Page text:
North Carolina community college helps adults improve literacy and life skills
South Piedmont Community College’s Adult Literacy Program offers a free program to improve adult reading skills.
MONROE, NC — There is a high price tag attached to millions of Americans unable to read beyond a sixth-grade level. A Gallup study estimates that low levels of adult literacy could cost the United States up to $2.2 trillion a year.
This is because literacy is linked to personal income, employment levels, health and overall economic growth.
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Mary Ann Grochowski, or Miss G as her students call her, volunteers at South Piedmont Community College’s Adult Literacy Program to improve adult reading skills.
“When you’re 37 and you’re reading at the pre-kindergarten level, or you’re 68 and you’re reading at the second grade level, you know, somehow, you are fit, but that doesn’t mean you achieved the goals you wanted to achieve,” Grochowski said.
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Adults with literacy issues can come to campus for free and take all the time they need to learn to read.
“You’ll be surprised how many people we talk to every day and meet every day,” said SPCC Director of Literacy Services RJ Lightsey. “But when it comes to reading and understanding what they’re reading, they’re at a loss for that, but they can carry on a conversation. And what makes it difficult is when we don’t recognize those people, these future students.”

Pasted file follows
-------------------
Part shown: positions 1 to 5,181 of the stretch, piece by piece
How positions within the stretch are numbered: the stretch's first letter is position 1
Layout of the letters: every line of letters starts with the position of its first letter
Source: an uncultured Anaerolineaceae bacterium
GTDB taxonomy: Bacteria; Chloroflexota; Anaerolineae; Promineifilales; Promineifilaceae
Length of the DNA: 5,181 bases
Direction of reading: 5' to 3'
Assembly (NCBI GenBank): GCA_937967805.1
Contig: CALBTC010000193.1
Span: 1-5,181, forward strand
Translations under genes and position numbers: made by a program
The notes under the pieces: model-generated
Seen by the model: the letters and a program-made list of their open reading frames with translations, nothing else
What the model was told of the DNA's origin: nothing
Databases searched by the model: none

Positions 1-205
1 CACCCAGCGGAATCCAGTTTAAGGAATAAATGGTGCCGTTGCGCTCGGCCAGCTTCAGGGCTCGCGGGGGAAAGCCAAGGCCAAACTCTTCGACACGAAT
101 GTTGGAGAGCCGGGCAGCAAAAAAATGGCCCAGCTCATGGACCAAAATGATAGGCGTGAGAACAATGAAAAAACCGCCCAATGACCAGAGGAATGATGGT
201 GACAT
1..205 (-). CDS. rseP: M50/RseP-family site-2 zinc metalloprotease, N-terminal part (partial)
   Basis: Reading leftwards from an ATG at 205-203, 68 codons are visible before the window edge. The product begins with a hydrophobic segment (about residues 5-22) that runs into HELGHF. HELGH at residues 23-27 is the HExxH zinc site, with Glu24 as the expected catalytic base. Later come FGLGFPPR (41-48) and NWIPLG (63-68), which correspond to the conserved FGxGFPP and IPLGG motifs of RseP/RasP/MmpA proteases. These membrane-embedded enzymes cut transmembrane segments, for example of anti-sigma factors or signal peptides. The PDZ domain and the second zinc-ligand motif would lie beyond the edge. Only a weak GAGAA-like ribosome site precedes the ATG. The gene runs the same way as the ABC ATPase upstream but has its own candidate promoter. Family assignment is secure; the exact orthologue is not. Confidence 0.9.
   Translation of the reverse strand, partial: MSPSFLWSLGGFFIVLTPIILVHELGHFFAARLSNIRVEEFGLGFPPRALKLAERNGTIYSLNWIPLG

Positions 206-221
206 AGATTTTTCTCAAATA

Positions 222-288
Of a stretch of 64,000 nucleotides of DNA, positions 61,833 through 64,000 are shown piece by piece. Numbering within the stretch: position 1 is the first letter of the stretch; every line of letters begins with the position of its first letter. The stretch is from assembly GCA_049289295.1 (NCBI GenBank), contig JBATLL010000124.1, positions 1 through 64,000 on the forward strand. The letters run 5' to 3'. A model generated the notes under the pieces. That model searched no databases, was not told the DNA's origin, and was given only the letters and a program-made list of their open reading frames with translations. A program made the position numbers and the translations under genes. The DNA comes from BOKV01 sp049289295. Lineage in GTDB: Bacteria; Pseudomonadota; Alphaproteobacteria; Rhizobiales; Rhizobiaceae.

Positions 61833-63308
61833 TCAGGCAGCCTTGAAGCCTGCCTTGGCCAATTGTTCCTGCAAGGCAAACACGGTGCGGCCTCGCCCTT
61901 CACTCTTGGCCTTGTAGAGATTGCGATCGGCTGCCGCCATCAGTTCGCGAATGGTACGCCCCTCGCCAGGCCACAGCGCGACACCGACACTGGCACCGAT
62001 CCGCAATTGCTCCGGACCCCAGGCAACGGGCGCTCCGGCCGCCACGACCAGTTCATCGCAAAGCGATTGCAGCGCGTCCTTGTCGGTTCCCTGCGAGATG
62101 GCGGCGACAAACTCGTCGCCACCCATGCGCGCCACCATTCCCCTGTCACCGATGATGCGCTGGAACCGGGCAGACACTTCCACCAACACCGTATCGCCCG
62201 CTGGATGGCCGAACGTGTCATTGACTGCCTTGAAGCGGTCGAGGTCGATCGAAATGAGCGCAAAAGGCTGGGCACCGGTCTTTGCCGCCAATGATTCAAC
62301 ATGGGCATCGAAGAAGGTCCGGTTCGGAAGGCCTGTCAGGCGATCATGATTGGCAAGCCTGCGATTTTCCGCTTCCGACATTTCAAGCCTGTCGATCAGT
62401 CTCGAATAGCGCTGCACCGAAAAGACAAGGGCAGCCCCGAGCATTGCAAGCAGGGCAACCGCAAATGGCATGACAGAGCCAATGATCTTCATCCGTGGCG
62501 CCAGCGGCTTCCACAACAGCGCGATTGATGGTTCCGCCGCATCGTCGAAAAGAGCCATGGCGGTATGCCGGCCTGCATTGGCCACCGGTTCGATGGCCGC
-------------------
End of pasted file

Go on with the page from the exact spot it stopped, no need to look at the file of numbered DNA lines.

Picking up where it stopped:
The SPCC College of Career Readiness began hosting the program in 2021. It was initially launched in the Monore region by a non-profit organization called Common Heart in late 2019. The program later moved to the college after that Common Heart has expanded its pantry network. and economic empowerment programs.
According to the US Department of Education, 54% of American adults between the ages of 16 and 74 lack literacy skills. Which means they read below the equivalent of a sixth grade level.
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In the Anson and Union County area, that number represents 30 to 35 percent of area residents, according to the SPCC College of Career Readiness.
“You know, how do you leave a note for someone?” Grochowski asked. “How do you text if you can’t put three letters together? How do you reply to a text? You know, what do you do in an emergency? How do you tell people what traffic signs are? If you don’t can’t read them and you can’t pronounce the words, it’s hard.”
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Once students leave the reading program, they can start writing a new chapter in their own book of life.
The program is free. People interested in volunteering as a tutor or registering as a student can email firstname.lastname@example.org or call 704-290-5261.
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